Are Stents Really Useless After Chest Pain? Cardiologists Not Sure

From Drugs.com - November 3, 2017

Are Stents Really Useless After Chest Pain? Cardiologists Not Sure

FRIDAY, Nov. 3, 2017 -- Heart experts are cautiously embracing the results of a new, landmark clinical trial that questions the value of opening blocked arteries to relieve chest pain.

Chest pain sufferers who received a stent -- a tiny wire mesh tube -- to reopen an obstructed artery did not show any more improvement than people who only took medicine to improve their condition, the British researchers reported.

"This definitely has made big waves," said Dr. Samin Sharma, director of interventional cardiology at Mount Sinai Health System in New York City.

But cardiologists ca not say whether the trial, published Nov. 2 in The Lancet journal, will have much immediate impact on clinical decision-making.

For one, the trial focused on a set of patients with relatively mild symptoms, and it did not include a long enough follow-up to see whether those who did not receive stents wound up with ever-worsening heart problems.

"As a physician who has cared for many patients with coronary artery disease, I have grave concerns about overgeneralizing the results of the trial to patients with more severe symptoms and limitations from their coronary artery disease," said Dr. Ajay Kirtane, director of the Cardiac Catheterization Laboratories at New York-Presbyterian/Columbia University Irving Medical Center in New York City.

Stents are proven lifesavers for people suffering from a heart attack due to a blocked artery, and also undeniably improve the health of people with unpredictable bouts of chest pain, said Sharma and Dr. Sidney Smith, an American Heart Association spokesman and professor with the University of North Carolina School of Medicine.

But there's been some serious debate over the benefits of stenting in people with stable angina -- predictable, short-lived chest pain that occurs when stress is placed on the heart. Angina is typically caused by the buildup of fatty plaques in the arteries.

The latest trial addressed this question using methods relatively unique in modern medicine, cardiologists said.

The researchers randomly performed a "sham" stenting procedure on half of 200 patients with stable angina, to see if they experienced the same improvement as those who did get a partially blocked artery reopened with a stent. All of the patients received aggressive drug treatment for their chest pain.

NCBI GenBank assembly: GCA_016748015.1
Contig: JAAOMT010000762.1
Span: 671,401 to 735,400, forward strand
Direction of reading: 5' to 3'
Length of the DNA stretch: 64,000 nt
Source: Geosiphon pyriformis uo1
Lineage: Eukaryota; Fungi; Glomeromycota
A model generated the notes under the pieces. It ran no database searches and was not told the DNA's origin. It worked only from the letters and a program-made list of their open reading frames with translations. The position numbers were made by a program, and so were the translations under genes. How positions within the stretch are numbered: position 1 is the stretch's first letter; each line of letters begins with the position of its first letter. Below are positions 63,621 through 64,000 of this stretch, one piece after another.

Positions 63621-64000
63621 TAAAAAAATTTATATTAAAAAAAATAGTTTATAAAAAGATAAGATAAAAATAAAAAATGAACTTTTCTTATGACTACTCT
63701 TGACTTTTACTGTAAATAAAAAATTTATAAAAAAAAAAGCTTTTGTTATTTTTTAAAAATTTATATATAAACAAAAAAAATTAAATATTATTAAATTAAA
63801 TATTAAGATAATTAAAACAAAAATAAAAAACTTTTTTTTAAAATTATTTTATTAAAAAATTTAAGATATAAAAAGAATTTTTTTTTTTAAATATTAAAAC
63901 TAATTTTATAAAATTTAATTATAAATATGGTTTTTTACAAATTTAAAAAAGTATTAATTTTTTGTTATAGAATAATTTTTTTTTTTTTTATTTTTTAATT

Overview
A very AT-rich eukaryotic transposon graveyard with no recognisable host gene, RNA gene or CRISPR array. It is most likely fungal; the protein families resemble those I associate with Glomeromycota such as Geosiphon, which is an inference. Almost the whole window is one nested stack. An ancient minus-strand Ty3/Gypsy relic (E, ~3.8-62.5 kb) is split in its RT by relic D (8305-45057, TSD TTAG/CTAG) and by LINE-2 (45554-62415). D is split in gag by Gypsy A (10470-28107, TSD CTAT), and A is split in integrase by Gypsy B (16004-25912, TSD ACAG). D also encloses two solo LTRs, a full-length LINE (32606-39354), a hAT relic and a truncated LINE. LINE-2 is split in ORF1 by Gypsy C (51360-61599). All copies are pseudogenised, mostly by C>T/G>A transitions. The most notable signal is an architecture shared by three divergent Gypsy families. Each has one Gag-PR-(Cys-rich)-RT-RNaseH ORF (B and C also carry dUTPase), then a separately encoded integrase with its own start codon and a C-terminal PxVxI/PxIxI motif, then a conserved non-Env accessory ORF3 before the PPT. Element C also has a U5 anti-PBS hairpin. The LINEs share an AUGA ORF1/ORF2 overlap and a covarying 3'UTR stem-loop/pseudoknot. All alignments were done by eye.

The findings have rocked the heart health world. Patients who underwent the fake procedure improved just as much as those who received stents. They reported less chest pain and improved their performance on treadmill tests.

However, questions already are being raised about how applicable the results will be for the world at large.

The British trial involved a very select group of chest pain patients, heart experts noted.

"The fact that it took 3 1/2 years and five large hospitals to enroll only 200 patients suggests that this strategy was applied to a small fraction of patients who were seen at those hospitals," said Dr. Cindy Grines, an interventional cardiologist with Northwell Health's Sandra Atlas Bass Heart Hospital in Manhasset, N.Y.

For example, the patients' chest pain had to come from only one blocked artery, said Dr. Mary Norine Walsh, president of the American College of Cardiology.

"They did not include anybody who had more than one vessel seriously narrowed," Walsh said. "We ca not extrapolate this study to other patients with more than one vessel involved."

The patients also appeared to be in relatively good health, and initially were able to spend more than eight minutes on a treadmill. That "suggests this is a very low-risk group in whom one could have predicted patients may not benefit from" receiving a stent, Grines said.

But the greatest concern over the trial involves the six-week follow-up period, which many considered too short.


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